When my partner and I moved from Toronto, Canada to Oxford, England we found the strangest feature in our new little flat. Our only closet was filled by a 125 litre hot water tank – the size usually found in the basement of a North American house.
During our winter rants, when it became a challenge to keep the tank warm as the latest technology was to wrap it in a type of foam PVC jacket (both toxic and ineffective), my partner educated me on her experience with water heaters in Brazil. She used a heater technology called point-of-use (POU), which is a tankless type water heater located next to where the hot water is wanted. POUs can run on either electricity or gas. Whenever she needed to take a shower or get hot water in the bathroom, she flipped on a switch that was connected to a small heater in the bathroom itself – similar to the idea of turning on a kettle to boil only the amount of water you want to use.
We imagined how much water would be saved if we didn’t have to wait for the shower to get warm. Less piping would be needed along with this ancient heating technology similar to the giant, room-sized computer. We could use so much less energy, money and material to get what we want better than we had it. It would take up less space in our home and reduce the risk of water damage from a tank failure or rupture. An entire tank would not keep water hot all day just in case we needed it.
But I researched arguments against these clever POU tankless water heaters and found some interesting information. First of all, start-up costs are high because retrofitting a home that isn’t installed with a POU requires evolving the electrical wiring and piping. However, the POU offers long-term energy savings. A traditional storage water heater, like the one we found in our closet in Toronto, keeps water warm all day regardless of whether it will be used. This can become a huge energy/money drain for a household, and multiplied many times over for entire cities. Meanwhile the POU is small and efficient.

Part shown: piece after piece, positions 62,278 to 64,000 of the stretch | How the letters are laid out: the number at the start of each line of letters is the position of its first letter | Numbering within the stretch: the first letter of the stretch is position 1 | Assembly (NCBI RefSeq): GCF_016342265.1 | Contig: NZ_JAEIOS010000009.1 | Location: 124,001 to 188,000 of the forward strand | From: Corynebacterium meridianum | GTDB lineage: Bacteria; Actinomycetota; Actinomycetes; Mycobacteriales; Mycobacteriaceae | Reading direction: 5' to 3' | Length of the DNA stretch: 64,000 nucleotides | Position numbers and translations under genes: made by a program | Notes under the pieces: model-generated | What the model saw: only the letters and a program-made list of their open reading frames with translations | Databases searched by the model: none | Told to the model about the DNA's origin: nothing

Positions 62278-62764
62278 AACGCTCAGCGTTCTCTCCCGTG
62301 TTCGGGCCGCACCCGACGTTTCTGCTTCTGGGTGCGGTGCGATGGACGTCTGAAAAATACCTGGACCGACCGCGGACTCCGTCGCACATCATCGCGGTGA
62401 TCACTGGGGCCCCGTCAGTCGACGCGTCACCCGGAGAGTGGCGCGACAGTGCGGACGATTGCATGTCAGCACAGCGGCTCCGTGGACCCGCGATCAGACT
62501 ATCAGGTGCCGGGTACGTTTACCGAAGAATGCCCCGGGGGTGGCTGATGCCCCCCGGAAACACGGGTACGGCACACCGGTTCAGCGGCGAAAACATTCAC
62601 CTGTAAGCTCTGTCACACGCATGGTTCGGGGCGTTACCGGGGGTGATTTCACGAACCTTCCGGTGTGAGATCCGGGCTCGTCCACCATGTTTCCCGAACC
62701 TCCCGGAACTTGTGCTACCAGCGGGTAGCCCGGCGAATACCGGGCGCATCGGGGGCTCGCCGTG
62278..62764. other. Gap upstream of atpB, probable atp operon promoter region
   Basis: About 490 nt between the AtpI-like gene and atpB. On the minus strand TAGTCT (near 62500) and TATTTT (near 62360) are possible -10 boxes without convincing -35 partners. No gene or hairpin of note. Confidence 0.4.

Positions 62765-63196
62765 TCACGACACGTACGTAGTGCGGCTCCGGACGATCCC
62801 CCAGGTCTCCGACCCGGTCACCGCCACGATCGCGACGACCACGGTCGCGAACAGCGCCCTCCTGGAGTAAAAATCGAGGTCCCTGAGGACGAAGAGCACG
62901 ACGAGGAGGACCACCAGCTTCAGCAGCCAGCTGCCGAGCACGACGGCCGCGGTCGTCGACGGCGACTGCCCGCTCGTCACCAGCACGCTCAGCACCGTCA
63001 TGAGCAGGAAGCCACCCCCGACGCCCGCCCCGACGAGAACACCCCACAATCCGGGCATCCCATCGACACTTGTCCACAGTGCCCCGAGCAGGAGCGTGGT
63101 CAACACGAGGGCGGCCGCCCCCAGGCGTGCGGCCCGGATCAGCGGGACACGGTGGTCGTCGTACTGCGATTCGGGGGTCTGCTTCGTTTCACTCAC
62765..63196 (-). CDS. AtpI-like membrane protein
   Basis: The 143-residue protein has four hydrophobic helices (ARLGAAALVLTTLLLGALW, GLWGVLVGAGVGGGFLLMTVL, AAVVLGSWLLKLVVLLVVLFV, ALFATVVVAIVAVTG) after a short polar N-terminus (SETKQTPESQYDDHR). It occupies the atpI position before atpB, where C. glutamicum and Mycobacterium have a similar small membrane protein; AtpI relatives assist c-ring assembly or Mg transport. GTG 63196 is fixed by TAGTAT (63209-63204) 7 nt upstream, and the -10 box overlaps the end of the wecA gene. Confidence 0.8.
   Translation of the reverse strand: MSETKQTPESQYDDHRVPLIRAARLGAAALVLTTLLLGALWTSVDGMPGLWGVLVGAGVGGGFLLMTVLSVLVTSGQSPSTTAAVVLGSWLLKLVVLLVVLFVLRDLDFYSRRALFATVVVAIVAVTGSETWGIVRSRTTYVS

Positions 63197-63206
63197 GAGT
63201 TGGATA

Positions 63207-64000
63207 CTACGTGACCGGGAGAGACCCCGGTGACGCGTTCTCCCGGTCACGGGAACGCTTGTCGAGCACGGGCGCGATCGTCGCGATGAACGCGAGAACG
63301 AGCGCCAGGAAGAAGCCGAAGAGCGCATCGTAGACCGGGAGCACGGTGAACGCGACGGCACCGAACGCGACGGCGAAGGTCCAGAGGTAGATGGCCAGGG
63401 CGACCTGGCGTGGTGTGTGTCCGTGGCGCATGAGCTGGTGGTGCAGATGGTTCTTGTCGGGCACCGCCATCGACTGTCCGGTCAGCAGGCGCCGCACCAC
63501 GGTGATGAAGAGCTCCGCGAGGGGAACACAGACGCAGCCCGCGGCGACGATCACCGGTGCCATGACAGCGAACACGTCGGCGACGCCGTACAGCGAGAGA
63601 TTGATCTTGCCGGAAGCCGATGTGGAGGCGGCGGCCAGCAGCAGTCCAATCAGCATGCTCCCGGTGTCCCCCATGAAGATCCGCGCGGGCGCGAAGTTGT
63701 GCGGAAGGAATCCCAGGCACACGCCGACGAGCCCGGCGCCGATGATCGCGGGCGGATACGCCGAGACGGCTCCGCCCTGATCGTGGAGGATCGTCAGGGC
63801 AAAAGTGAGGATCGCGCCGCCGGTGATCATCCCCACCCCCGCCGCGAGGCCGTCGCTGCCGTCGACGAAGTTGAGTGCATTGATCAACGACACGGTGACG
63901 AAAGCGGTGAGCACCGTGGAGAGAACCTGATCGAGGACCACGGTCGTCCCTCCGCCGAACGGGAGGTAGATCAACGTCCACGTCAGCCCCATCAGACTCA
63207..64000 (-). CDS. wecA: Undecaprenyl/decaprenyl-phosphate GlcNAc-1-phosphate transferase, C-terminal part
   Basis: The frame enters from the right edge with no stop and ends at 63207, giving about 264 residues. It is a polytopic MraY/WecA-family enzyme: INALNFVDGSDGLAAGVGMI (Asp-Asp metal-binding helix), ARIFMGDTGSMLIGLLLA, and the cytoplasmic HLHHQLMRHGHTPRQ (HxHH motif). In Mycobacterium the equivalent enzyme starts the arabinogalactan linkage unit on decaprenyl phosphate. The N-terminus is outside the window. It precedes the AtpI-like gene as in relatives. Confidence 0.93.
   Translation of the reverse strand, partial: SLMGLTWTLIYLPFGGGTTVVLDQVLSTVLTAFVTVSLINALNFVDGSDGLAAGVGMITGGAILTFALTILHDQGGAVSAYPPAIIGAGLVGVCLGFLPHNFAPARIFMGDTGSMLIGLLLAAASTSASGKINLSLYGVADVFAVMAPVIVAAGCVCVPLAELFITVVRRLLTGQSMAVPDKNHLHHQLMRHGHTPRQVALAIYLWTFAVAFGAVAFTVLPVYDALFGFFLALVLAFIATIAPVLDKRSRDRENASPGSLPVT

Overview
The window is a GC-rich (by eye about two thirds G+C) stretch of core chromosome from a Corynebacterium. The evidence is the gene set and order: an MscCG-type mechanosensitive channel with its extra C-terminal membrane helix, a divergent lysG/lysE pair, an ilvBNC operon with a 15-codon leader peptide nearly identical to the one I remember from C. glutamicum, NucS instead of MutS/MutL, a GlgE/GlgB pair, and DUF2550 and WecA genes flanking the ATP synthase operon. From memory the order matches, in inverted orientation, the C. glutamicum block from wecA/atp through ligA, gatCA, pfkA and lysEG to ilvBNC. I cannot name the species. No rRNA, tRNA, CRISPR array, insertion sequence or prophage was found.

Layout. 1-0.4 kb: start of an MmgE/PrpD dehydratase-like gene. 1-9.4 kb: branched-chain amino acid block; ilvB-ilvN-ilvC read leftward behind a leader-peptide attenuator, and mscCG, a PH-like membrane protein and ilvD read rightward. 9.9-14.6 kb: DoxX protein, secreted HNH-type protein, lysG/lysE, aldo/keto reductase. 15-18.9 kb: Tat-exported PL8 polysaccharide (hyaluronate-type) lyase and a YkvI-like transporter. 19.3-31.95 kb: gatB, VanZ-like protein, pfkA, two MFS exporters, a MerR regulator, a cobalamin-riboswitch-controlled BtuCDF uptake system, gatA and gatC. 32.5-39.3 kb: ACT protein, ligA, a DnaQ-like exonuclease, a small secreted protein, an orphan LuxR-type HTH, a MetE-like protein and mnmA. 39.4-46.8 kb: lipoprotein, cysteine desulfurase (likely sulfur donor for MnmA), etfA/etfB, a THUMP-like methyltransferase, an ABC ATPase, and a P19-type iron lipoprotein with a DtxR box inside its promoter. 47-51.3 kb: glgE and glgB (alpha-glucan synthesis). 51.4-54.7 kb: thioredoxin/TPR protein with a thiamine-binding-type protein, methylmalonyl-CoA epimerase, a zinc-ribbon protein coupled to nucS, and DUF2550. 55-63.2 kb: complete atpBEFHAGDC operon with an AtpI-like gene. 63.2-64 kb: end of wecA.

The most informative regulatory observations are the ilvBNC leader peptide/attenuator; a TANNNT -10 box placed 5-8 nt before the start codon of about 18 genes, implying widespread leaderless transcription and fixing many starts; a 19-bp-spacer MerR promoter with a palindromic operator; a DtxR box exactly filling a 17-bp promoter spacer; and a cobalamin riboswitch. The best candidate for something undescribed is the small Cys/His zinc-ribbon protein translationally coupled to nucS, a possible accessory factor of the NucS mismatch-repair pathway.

Second, POU users may have to wait a few seconds before receiving the warm water because it does need to be heated. This may be no different than turning on the shower and waiting for the cold water to become warm – except, with a POU, no water would be wasted.
Lastly, depending on the POU heater model, cold water gaps may occur when the hot water runs out. But this can be regulated with the water flow. By creating a water pressure system that isn’t bursting out water and is instead a steady flow, we can reduce the amount of water used per shower. When I left Canada, buying new shower heads with flow regulators was the latest eco-trend in saving water. The POU heater would perform two jobs at once by regulating flow and minimizing water consumption.
If I were to design a new home or renovate existing piping, POU tankless water heaters is an innovation I’d start with to get what I want and tread lightly on our planet. Dishes would get washed and I’d have a closet filled with clothes, not water.
Post by Dinesh Ram.